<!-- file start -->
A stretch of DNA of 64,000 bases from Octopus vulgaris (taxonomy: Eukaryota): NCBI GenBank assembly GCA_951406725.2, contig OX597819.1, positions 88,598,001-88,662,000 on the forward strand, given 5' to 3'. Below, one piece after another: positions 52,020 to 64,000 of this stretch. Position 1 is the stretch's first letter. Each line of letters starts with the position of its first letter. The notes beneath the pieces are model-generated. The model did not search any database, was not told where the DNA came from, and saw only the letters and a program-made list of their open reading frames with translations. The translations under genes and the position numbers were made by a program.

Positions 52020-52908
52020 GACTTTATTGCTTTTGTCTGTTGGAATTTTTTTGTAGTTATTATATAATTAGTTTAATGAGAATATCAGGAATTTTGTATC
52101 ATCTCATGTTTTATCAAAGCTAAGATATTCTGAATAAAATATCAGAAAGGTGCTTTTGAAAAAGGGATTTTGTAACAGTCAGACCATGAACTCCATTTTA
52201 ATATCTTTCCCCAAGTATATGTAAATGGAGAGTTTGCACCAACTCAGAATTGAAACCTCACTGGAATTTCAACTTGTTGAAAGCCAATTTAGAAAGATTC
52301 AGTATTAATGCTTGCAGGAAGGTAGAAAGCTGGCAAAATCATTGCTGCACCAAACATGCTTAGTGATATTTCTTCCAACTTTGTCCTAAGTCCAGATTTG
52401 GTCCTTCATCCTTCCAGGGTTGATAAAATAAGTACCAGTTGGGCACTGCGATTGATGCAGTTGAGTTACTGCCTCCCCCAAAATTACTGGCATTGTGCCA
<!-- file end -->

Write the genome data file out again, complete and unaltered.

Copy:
A stretch of DNA of 64,000 bases from Octopus vulgaris (taxonomy: Eukaryota): NCBI GenBank assembly GCA_951406725.2, contig OX597819.1, positions 88,598,001-88,662,000 on the forward strand, given 5' to 3'. Below, one piece after another: positions 52,020 to 64,000 of this stretch. Position 1 is the stretch's first letter. Each line of letters starts with the position of its first letter. The notes beneath the pieces are model-generated. The model did not search any database, was not told where the DNA came from, and saw only the letters and a program-made list of their open reading frames with translations. The translations under genes and the position numbers were made by a program.

Positions 52020-52908
52020 GACTTTATTGCTTTTGTCTGTTGGAATTTTTTTGTAGTTATTATATAATTAGTTTAATGAGAATATCAGGAATTTTGTATC
52101 ATCTCATGTTTTATCAAAGCTAAGATATTCTGAATAAAATATCAGAAAGGTGCTTTTGAAAAAGGGATTTTGTAACAGTCAGACCATGAACTCCATTTTA
52201 ATATCTTTCCCCAAGTATATGTAAATGGAGAGTTTGCACCAACTCAGAATTGAAACCTCACTGGAATTTCAACTTGTTGAAAGCCAATTTAGAAAGATTC
52301 AGTATTAATGCTTGCAGGAAGGTAGAAAGCTGGCAAAATCATTGCTGCACCAAACATGCTTAGTGATATTTCTTCCAACTTTGTCCTAAGTCCAGATTTG
52401 GTCCTTCATCCTTCCAGGGTTGATAAAATAAGTACCAGTTGGGCACTGCGATTGATGCAGTTGAGTTACTGCCTCCCCCAAAATTACTGGCATTGTGCCA